Author Topic: (PSX) FF7 Music Sequence Data  (Read 3132 times)

JamieT

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(PSX) FF7 Music Sequence Data
« on: 2012-06-13 13:47:48 »
Hello,

Here is my "problem"...

I'd like to be able to "view" the sequence data in the PSX music files in a piano-roll, so that I can see the exact notes for each individual instrument, much like a MIDI editor.

From what I understand, the MIDIs that are included in the PC version, don't have all the original instrument tracks/channels, because the midis are limited to 16 channels, but the PSX can have up to 32 instrument channels. So for me, the psx has the true, original music data.

I've had experience with ripping the SEQ data from PSF's and miniPSF's from the Crash Bandicoot series, and converting the SEQs to MIDI files. I have then ripped the instrument samples, and used all this to rebuild some songs in Fruity Loops. The tools I used were, VGMToolbox for SEQs, and PSound to rip the instrument samples.

So far, I have ripped the instrument samples from Neil Corlett's FF7 miniPSF files, but I've had no luck extracting the actual sequence data from the minipsfs. I understand that FF7 uses AKAO frames instead of SEQ, so that is why I've had no luck, I guess!

From what I understand about miniPSFs, is that the instrument samples are in the PSF-Lib, and the sequence data is in the .minipsf file. I am assuming, that the sequence data is standard for all types of psf, regardless whether they are AKAO or SEQ format. Maybe this is a wrong assumption?

What I do know, is that my computer can play PSF files, and plays the correct notes for each instrument. What I would like, as stated above, is to actually see HOW the instruments are played, like you can with midi files.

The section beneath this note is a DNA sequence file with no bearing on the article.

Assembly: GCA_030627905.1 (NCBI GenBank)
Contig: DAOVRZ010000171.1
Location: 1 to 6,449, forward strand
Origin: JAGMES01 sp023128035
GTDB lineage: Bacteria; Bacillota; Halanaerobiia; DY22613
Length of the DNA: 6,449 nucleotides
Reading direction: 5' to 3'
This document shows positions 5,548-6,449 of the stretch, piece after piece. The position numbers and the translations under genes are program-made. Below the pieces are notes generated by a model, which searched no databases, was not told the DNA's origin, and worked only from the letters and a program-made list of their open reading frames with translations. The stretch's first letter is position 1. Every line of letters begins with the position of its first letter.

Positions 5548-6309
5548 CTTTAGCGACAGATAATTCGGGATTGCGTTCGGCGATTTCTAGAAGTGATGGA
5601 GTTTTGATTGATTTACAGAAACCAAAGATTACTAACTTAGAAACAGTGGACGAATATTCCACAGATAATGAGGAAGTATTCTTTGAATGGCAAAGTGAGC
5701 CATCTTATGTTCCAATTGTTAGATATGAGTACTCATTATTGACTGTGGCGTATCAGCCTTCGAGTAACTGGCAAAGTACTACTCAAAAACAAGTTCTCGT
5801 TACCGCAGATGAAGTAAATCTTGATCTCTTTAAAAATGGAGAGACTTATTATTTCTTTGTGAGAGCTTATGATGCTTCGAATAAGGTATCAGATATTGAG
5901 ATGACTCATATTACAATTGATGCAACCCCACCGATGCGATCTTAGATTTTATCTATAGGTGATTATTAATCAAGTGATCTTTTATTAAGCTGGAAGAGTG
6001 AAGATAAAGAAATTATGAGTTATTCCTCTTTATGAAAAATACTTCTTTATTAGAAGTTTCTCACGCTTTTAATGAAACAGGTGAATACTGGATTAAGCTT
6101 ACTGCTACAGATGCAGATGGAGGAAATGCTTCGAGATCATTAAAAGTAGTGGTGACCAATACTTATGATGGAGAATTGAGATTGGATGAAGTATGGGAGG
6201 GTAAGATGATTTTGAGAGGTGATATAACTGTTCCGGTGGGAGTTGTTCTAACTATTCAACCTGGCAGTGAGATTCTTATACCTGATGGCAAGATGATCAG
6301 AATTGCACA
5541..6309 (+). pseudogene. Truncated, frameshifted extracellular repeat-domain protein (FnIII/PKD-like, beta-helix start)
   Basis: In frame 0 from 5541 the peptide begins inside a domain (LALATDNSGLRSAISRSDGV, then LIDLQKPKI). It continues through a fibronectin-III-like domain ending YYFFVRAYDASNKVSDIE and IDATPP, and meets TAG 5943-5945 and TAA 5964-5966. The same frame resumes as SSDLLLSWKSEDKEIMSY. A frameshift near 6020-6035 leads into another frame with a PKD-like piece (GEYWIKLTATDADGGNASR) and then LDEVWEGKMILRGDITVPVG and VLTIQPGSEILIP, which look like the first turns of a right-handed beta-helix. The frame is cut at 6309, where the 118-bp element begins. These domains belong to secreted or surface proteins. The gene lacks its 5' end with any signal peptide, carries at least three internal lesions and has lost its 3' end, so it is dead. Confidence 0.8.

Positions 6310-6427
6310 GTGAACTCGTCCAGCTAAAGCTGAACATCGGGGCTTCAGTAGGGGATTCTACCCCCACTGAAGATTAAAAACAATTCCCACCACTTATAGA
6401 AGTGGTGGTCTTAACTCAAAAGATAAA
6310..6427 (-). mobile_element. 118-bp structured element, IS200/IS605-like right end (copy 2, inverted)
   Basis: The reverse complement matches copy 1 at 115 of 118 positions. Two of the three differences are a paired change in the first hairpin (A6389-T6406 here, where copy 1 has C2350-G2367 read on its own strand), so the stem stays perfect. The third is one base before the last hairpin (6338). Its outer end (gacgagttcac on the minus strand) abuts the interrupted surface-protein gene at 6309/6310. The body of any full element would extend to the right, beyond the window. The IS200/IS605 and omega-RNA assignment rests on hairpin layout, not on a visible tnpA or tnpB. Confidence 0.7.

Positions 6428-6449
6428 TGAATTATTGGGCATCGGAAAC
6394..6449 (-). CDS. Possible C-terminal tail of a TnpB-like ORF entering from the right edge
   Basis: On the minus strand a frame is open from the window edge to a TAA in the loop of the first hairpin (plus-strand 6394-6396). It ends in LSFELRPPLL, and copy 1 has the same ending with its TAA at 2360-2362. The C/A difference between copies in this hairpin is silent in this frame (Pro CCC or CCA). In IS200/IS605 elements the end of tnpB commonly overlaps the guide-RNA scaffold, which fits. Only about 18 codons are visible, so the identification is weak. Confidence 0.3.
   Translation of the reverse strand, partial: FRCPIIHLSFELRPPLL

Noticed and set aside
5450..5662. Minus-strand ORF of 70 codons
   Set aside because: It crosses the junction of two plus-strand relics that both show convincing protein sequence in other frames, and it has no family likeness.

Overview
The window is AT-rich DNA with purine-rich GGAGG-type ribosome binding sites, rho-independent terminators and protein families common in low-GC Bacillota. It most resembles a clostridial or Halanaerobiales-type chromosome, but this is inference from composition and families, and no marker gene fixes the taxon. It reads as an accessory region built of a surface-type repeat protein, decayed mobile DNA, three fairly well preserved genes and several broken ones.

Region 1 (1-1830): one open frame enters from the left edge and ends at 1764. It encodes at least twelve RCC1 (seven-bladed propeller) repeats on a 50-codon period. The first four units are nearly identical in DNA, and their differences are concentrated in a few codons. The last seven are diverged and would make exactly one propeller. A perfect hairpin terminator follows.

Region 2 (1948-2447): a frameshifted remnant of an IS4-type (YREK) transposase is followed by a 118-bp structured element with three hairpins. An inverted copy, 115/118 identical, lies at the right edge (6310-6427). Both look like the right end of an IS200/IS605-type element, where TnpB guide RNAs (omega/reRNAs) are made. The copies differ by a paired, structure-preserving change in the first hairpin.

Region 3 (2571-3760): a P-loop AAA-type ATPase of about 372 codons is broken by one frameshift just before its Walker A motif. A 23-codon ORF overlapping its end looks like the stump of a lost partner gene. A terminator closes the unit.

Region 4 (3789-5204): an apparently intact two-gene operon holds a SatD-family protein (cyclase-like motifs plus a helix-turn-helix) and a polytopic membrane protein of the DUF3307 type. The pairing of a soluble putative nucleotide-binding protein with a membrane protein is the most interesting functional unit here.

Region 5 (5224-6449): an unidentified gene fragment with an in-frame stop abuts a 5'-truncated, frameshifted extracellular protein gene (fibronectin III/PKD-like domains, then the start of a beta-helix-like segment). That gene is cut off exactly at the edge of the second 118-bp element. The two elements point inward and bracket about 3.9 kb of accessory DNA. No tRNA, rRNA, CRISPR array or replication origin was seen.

The main reason for this is to be able to re-build FF7 songs as accurately as possible in music sequencers.

To be totally specific, Little Big Planet 2 is my true motive.
The music sequencer in this game isn't amazing, but there is alot you can do with how the instruments sound. I have tried using the MIDI files to rebuild the songs, but there are certain songs, where the midi sound fonts / samples, sound nothing like the originals, and it's sometimes difficult to hear certain instrument tracks, and how they would sound when played solo. If I had access to hear each invidual instrument track from the psx originals, or the psf files, then I could create some pretty authentic sounding songs.

I know that my application of the data is something that not many people are interested in, or care about, but I would really like to know if this can be done, or if anyone else has tried, or is interested in this idea?

Vehek

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Re: (PSX) FF7 Music Sequence Data
« Reply #1 on: 2012-06-16 22:49:27 »
From what I understand, the MIDIs that are included in the PC version, don't have all the original instrument tracks/channels, because the midis are limited to 16 channels, but the PSX can have up to 32 instrument channels. So for me, the psx has the true, original music data.
I don't know if that's true about the channel count. I haven't checked every song yet, but according to a Japanese page about the AKAO format, the only songs in FF7 with more than 16 channels are "World Crisis" and "Staff Roll".

From what I understand about miniPSFs, is that the instrument samples are in the PSF-Lib, and the sequence data is in the .minipsf file. I am assuming, that the sequence data is standard for all types of psf, regardless whether they are AKAO or SEQ format. Maybe this is a wrong assumption?
They're not all the same, because as I understand, different games use different programs to playback custom sequence formats.

Not sure if there's anything for displaying note data. In terms of information about AKAO, there's the wiki page, the AKAO player in the Q-Gears sources, and that Japanese page I mentioned earlier. I'm not sure whether to link that last one because supposedly (according to halkun several years ago), game modification is even more illegal over in Japan. Then again, I think I've seen plenty to contradict the idea that the Japanese are mostly against dissecting and modifying games.